Despite positive share price growth of 30% for One Liberty Properties, Inc. (NYSE:OLP) over the last few years, earnings growth has been disappointing, which suggests something is amiss. The upcoming AGM on 10 June 2021 may be an opportunity for shareholders to bring up any concerns they may have for the board’s attention. It would also be an opportunity for them to influence management through exercising their voting power on company resolutions, including CEO and executive remuneration, which could impact on firm performance in the future. In our analysis below, we show why shareholders may consider holding off a raise for the CEO’s compensation until company performance improves.
See our latest analysis for One Liberty Properties
Comparing One Liberty Properties, Inc.’s CEO Compensation With the industry
Our data indicates that One Liberty Properties, Inc. has a market capitalization of US$548m, and total annual CEO compensation was reported as US$1.8m for the year to December 2020. That is, the compensation was roughly the same as last year. While we always look at total compensation first, our analysis shows that the salary component is less, at US$865k.
In comparison with other companies in the industry with market capitalizations ranging from US$200m to US$800m, the reported median CEO total compensation was US$2.0m. This suggests that One Liberty Properties remunerates its CEO largely in line with the industry average. Moreover, Patrick Callan also holds US$7.2m worth of One Liberty Properties stock directly under their own name, which reveals to us that they have a significant personal stake in the company.
Speaking on an industry level, nearly 15% of total compensation represents salary, while the remainder of 85% is other remuneration. One Liberty Properties is paying a higher share of its remuneration through a salary in comparison to the overall industry. It’s important to note that a slant towards non-salary compensation suggests that total pay is tied to the company’s performance.
NYSE:OLP CEO Compensation June 3rd 2021
One Liberty Properties, Inc.’s Growth
One Liberty Properties, Inc. has reduced its funds from operations (FFO) by 3.4% per year over the last three years. Its revenue is down 3.3% over the previous year.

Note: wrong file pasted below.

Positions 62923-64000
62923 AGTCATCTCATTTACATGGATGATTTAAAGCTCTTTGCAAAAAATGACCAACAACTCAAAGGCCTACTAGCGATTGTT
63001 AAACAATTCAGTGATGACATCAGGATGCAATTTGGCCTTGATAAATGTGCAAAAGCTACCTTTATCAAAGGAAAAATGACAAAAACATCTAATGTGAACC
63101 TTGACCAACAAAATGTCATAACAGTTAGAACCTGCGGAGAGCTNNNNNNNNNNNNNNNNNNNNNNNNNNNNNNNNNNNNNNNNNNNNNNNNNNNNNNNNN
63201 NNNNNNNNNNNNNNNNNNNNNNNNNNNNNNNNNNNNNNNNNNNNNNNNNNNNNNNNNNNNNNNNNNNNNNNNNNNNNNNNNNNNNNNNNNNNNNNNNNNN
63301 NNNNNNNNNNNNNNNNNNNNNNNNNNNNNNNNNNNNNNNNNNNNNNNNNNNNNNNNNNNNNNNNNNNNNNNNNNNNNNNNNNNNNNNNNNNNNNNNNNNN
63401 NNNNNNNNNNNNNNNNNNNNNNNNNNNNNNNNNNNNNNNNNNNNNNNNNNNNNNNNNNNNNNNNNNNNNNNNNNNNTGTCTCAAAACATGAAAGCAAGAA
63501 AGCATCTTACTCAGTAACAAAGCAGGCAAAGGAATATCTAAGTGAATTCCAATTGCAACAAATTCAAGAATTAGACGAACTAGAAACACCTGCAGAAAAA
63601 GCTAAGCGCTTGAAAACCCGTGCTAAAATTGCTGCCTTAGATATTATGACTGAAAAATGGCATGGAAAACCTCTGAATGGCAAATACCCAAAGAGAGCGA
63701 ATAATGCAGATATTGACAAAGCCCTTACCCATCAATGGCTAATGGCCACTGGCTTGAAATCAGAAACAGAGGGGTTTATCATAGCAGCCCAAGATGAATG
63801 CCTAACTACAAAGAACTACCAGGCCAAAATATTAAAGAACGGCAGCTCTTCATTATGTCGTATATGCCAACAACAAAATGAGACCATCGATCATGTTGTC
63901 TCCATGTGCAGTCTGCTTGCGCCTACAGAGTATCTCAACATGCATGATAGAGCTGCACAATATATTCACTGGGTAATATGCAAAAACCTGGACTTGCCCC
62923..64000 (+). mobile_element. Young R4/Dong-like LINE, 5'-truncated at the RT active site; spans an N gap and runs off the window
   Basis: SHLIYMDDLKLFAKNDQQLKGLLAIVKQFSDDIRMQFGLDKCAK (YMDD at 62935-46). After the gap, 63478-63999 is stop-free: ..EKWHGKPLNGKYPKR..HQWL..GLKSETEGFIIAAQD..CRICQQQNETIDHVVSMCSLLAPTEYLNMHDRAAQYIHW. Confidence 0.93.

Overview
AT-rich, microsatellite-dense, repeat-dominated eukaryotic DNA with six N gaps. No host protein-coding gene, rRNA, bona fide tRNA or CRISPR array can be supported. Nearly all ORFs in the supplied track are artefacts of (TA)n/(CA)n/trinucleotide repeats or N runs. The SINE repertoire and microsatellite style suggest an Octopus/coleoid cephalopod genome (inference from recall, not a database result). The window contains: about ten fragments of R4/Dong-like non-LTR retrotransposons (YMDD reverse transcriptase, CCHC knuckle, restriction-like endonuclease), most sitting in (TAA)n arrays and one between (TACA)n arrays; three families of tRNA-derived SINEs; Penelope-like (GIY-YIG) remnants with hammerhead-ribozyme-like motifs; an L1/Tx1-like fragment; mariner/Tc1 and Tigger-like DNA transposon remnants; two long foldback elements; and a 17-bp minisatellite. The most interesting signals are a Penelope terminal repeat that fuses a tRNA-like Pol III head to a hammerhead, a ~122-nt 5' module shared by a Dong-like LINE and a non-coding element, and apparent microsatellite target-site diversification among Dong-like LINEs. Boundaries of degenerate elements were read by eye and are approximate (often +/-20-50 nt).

Overall this is not a very positive result for shareholders. And the fact that revenue is down year on year arguably paints an ugly picture. So given this relatively weak performance, shareholders would probably not want to see high compensation for the CEO. Historical performance can sometimes be a good indicator on what’s coming up next but if you want to peer into the company’s future you might be interested in this free visualization of analyst forecasts.
Has One Liberty Properties, Inc. Been A Good Investment?
One Liberty Properties, Inc. has generated a total shareholder return of 30% over three years, so most shareholders would be reasonably content. But they would probably prefer not to see CEO compensation far in excess of the median.
While it’s true that shareholders have owned decent returns, it’s hard to overlook the lack of earnings growth and this makes us question whether these returns will continue. Shareholders should make the most of the coming opportunity to question the board on key concerns they may have and revisit their investment thesis with regards to the company.
CEO compensation is an important area to keep your eyes on, but we’ve also need to pay attention to other attributes of the company. In our study, we found 5 warning signs for One Liberty Properties you should be aware of, and 2 of them are concerning.
Of course, you might find a fantastic investment by looking at a different set of stocks. So take a peek at this free list of interesting companies.
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This article by Simply Wall St is general in nature. It does not constitute a recommendation to buy or sell any stock, and does not take account of your objectives, or your financial situation. We aim to bring you long-term focused analysis driven by fundamental data. Note that our analysis may not factor in the latest price-sensitive company announcements or qualitative material. Simply Wall St has no position in any stocks mentioned.
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